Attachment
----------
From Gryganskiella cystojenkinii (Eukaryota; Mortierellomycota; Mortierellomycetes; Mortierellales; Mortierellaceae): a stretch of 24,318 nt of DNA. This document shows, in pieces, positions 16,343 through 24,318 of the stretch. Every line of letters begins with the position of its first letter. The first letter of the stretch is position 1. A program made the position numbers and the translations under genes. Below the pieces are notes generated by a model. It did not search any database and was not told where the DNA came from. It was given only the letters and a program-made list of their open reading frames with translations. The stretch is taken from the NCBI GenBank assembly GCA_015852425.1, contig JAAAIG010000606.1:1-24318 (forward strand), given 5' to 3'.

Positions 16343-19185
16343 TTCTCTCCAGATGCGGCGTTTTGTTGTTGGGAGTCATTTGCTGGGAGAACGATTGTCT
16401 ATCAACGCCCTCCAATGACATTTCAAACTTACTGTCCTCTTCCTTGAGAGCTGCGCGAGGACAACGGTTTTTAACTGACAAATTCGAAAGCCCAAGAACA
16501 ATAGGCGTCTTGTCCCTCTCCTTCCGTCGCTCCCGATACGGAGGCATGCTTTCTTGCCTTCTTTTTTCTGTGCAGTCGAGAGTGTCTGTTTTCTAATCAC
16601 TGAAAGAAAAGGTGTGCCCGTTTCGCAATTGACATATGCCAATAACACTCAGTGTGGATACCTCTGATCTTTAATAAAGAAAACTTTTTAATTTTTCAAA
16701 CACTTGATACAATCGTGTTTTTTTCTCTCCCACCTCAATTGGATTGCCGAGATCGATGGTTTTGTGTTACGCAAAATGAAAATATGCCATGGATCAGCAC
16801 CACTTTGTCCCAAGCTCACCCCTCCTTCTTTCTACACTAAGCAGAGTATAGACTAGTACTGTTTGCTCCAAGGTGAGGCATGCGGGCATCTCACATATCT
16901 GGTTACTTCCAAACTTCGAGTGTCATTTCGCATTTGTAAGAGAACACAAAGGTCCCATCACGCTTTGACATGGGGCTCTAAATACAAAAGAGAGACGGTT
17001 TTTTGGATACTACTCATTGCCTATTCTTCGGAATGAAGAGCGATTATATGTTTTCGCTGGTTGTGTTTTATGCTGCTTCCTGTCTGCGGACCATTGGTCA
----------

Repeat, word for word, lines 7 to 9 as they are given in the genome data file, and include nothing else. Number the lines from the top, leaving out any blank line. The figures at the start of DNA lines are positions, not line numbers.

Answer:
16701 CACTTGATACAATCGTGTTTTTTTCTCTCCCACCTCAATTGGATTGCCGAGATCGATGGTTTTGTGTTACGCAAAATGAAAATATGCCATGGATCAGCAC
16801 CACTTTGTCCCAAGCTCACCCCTCCTTCTTTCTACACTAAGCAGAGTATAGACTAGTACTGTTTGCTCCAAGGTGAGGCATGCGGGCATCTCACATATCT
16901 GGTTACTTCCAAACTTCGAGTGTCATTTCGCATTTGTAAGAGAACACAAAGGTCCCATCACGCTTTGACATGGGGCTCTAAATACAAAAGAGAGACGGTT